Waiting that goes on for months. You want to do something, to work, study, be independent, instead, you are fed low-quality food by private catering companies who make a fortune out of your misery. Eating and sleeping become the main activities of the day. People are made docile and dependent by waiting. You have to wait for more than six months to study anything formally, whether it is English language or something else, and that is only if you can get on the long waiting list for free classes. You have to wait a year until you are allowed to do any kind of work. Getting the bus to the city centre costs half of your weekly stipend of £8.86. It is a system that contains, a process that debilitates.  

In the media, you hear politicians making problematic comments day and day out about you.  

They say, “most of them are criminals”. How many is “most of them”? They say “it is an invasion”. They represent asylum seekers as a crowd, as a single body and erase every complexity. You are made into a certain thing, a threat. You are fixed into an unmovable thing through the making of meaning in the media. You do not have access to those platforms. Silencing does not only work by denying you a space to speak, but by speaking about you in a way that totalizes your experience and does not represent you. You are made a subaltern with a system that harms you until it figures out the “cheats” from the real refugees.       

And… one day, after a waiting that seemed endless… you may get refugee status. It is exciting, but don’t be too excited!   


Start from scratch, you have 28 days...  

You have one month to leave the asylum accommodation. All the time you think you had, all the waiting you were subjected to, now morphs into its opposite: they can’t wait to evict you. Your days are counted. Did they give you a chance to equip yourself during all those times? No: in the name of deterring people who are not here, you have been kept in a passive state! As a result, people hope that, if they do get status, “the government won’t leave us on the streets”.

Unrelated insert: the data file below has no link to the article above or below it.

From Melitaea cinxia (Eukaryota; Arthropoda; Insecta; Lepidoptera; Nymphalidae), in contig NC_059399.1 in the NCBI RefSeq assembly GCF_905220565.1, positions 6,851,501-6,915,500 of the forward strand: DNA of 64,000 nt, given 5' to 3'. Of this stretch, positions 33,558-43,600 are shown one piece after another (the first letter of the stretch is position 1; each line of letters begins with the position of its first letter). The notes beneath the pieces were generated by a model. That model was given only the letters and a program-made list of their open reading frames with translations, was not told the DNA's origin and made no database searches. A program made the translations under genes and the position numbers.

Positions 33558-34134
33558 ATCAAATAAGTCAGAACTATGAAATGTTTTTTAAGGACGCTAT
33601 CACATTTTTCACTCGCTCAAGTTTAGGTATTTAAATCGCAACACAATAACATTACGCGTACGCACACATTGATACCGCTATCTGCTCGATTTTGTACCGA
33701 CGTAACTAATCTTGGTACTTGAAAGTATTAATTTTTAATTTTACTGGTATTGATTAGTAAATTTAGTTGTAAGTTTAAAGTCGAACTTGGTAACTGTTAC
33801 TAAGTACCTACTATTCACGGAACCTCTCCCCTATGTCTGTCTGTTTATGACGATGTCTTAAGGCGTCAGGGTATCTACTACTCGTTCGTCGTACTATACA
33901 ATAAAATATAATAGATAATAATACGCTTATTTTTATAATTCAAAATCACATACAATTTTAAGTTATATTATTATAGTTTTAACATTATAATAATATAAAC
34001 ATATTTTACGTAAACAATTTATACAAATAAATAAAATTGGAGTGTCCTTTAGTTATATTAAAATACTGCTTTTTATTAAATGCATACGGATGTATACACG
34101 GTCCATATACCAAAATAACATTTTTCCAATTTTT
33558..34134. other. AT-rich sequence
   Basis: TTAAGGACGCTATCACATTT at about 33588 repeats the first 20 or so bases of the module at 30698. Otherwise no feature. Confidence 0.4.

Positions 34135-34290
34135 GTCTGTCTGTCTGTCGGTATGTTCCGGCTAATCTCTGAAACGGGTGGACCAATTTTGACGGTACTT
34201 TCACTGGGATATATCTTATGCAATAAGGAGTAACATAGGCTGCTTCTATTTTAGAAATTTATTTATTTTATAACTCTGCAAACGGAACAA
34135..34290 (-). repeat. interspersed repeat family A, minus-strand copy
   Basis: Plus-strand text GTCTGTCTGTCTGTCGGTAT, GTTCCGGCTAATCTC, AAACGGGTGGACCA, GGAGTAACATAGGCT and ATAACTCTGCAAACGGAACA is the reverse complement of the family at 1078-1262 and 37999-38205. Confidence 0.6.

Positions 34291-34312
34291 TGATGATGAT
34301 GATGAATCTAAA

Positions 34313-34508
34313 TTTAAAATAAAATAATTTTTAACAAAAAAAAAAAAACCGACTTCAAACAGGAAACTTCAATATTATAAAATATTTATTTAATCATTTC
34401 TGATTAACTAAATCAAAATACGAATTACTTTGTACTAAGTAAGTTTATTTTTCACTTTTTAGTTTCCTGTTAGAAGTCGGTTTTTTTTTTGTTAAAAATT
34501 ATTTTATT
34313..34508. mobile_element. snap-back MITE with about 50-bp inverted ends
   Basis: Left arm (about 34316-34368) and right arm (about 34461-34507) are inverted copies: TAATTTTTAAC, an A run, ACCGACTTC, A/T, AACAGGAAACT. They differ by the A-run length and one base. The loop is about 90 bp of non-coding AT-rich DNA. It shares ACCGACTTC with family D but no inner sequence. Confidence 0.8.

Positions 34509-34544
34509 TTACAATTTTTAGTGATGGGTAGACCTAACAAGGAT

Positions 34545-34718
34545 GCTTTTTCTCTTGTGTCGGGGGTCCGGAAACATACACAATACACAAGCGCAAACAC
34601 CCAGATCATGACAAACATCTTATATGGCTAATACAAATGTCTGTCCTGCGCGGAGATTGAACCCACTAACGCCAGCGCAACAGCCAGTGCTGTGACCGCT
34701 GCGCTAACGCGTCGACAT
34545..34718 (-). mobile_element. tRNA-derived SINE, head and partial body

But now, it is up to you! If you have any serious physical or mental illnesses, the Council might find you temporary accommodation. Your local charity might be able to find you a bed in someone’s house for a short period. But if, like many of the people I live with, you are a healthy young man (no matter you may not know any English, may not have the necessary digital skills, and may have no clue about the system) you need to find a room to rent by yourself.   

Almost all of the asylum seekers in the hotel are unfamiliar with the UK system, and need better information and help to find a place to live. I have seen many people who got status recently struggling with the system. There is tension, a stress you feel and see around you. Landlords prefer to rent their house to people who are employed. The government benefit you get until you start working is small compared to the expense of rent in many places. The housing problem in general is a systemic failure.   

As we see people leaving the hotel to sleep on the streets, we know we could be in the same situation soon. The short-term gain of cutting the hotel bill is causing long-term damage, forcing refugees onto the streets just at the time when they should be starting to build new lives in the UK. They are short of long-term thinking. You are short of time. Good luck!